According to the Society for Human Resource Management, employee telecommuting is at an all-time high. Their research indicates that from 1996 to 2016, the percentage of employees who work one or more days per week from home has increased about 20%. The industries where most of this increase has occurred are software and marketing firms. There is also a higher concentration of telecommuting at firms in big cities that suffer from consistently heavy rush hour traffic. In cities like Los Angeles, the option to avoid the morning commute is a valuable improvement in quality of life for workers. Businesses also stand to benefit as they can save money by offering telecommuting to skilled employees which drastically reduces overhead costs.
But if you're a telecommuting employee in California, are you offered the same employee protections under federal and California labor and employment laws? This article will help you understand California telecommuting laws and how they can protect you from illegal employer behaviors.
The Disadvantages of Telecommuting in California
So telecommuting is a win-win situation for businesses and employees, right? Well, that depends on your organization. As Science Daily reports, researchers at Brigham Young University believe that employee telecommuting can cause leadership problems for businesses. Physical presence at the work site may be an indispensable condition for an effective manager, and employees who aren't at the office often suffer from negative bias on the part of other employees and managers.
Some California Employers Treat Telecommuting Employees Unfairly
Receiving fair compensation and break time can also be an issue for telecommuting workers. Although most employees in high-telecommuting industries like software development are salaried, telecommuting can also be an option for hourly positions. If you are an hourly employee who telecommutes, you are entitled to similar hourly compensation, breaks and overtime as other employees. But employers can sometimes treat telecommuting employees unfairly. Some employers might have a tendency to think of their telecommuters as contractors. Others might ask telecommuting employees to work breaks or fail to pay them for time they spend on certain work tasks, like driving to meetings.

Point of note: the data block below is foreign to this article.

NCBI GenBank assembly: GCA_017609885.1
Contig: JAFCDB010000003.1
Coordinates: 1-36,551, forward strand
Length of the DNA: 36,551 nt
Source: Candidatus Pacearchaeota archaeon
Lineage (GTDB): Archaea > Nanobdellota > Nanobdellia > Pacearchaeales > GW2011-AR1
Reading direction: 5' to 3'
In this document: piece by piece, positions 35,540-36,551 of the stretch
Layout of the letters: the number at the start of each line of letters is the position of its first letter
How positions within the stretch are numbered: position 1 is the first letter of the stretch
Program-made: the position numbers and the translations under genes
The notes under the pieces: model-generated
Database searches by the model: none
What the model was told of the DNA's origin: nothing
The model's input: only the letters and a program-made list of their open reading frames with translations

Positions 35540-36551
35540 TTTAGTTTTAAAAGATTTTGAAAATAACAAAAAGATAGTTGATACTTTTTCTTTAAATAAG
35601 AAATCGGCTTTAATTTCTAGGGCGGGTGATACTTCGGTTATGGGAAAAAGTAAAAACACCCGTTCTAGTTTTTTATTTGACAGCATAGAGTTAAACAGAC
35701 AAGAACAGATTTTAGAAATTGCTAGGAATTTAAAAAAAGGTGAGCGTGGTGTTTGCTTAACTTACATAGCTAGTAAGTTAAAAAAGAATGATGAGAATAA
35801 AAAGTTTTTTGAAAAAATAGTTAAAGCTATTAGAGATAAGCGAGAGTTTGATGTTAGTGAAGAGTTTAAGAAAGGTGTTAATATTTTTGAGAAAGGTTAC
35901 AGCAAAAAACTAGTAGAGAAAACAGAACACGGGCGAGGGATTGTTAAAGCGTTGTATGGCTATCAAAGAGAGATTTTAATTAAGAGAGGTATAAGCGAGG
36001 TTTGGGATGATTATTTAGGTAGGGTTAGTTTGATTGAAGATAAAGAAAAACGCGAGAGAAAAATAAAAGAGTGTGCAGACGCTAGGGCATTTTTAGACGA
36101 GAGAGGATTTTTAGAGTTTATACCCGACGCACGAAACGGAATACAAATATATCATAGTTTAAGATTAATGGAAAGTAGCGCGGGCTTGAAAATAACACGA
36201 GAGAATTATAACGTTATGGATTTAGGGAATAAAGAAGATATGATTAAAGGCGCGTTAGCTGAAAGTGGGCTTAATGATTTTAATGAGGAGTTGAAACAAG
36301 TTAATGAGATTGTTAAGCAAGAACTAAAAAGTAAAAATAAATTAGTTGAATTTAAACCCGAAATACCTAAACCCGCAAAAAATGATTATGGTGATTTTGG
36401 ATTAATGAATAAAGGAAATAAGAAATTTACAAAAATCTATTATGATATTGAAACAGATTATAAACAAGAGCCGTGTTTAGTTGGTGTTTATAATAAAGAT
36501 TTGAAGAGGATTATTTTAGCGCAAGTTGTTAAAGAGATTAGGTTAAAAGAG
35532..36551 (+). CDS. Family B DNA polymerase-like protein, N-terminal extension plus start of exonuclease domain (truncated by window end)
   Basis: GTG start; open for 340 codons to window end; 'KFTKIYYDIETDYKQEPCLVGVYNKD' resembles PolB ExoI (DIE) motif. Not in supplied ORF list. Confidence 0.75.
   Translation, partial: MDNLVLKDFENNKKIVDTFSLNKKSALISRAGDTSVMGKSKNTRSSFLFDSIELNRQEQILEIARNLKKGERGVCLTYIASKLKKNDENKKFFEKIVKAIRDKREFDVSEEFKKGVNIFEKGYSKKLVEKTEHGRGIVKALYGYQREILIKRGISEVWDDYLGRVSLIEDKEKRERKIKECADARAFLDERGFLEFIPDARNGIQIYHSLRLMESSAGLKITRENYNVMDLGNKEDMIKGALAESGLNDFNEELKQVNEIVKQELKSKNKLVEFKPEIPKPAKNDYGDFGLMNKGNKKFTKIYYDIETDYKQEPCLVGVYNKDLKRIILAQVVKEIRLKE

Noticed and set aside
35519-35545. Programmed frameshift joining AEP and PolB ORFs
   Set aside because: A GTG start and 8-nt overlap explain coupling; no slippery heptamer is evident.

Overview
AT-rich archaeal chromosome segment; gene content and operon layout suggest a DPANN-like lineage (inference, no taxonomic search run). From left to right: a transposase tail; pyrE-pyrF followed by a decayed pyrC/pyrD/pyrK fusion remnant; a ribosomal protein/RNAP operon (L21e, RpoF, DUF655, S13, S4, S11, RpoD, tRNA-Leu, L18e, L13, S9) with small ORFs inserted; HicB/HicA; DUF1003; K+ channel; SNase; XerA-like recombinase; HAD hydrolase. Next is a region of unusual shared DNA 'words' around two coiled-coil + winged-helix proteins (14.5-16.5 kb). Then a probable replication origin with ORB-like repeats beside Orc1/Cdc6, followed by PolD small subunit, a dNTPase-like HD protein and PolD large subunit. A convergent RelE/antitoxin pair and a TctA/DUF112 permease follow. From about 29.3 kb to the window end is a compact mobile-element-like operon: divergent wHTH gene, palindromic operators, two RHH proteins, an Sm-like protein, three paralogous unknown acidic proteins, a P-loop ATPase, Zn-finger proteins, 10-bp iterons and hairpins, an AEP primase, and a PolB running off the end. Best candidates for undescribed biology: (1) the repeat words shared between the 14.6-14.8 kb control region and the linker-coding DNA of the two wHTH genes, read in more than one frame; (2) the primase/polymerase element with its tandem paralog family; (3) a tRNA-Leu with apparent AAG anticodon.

California Labor and Employment Laws Protect Telecommuting Employees
If you're a telecommuting employee in California, you need to know your employee rights under California's labor laws. It's important to understand that telecommuting does not make you exempt from the federal Fair Labor Standards Act or California wage and hour laws. If you get paid on an hourly basis, you are probably nonexempt from the Fair Labor Standards Act and California law, whether you are working in the office or not.
Some employers may be tempted to reclassify you as exempt just because you choose to work outside of the office, but this is not the standard. Also, an employer may try to reclassify you as an independent contractor just because you are telecommuting. If you have a permanent work relationship with your employer to perform tasks that are integral to their business and you don't invest your own money in the company, you are probably not an independent contractor and receive protection under the FLSA and California's labor laws.
This means that you benefit from all of the wage and hour protections of the FLSA and the California Department of Industrial Relations. You have a right to all of the breaks and meal periods that these regulations provide you, including two ten-minute breaks and one thirty-minute break for a full eight-hour work day. If you work more than eight hours per day or forty hours per week, you should receive overtime. Remember, working from home does not mean you lose your rights.
Do you think your employer is violating California telecommuting laws? If you are an employee who telecommutes and feel you are being treated unfairly when it comes to pay, rest and break periods or other California labor and employment laws, contact the passionate California employment attorneys at Hennig Ruiz today for a free consultation.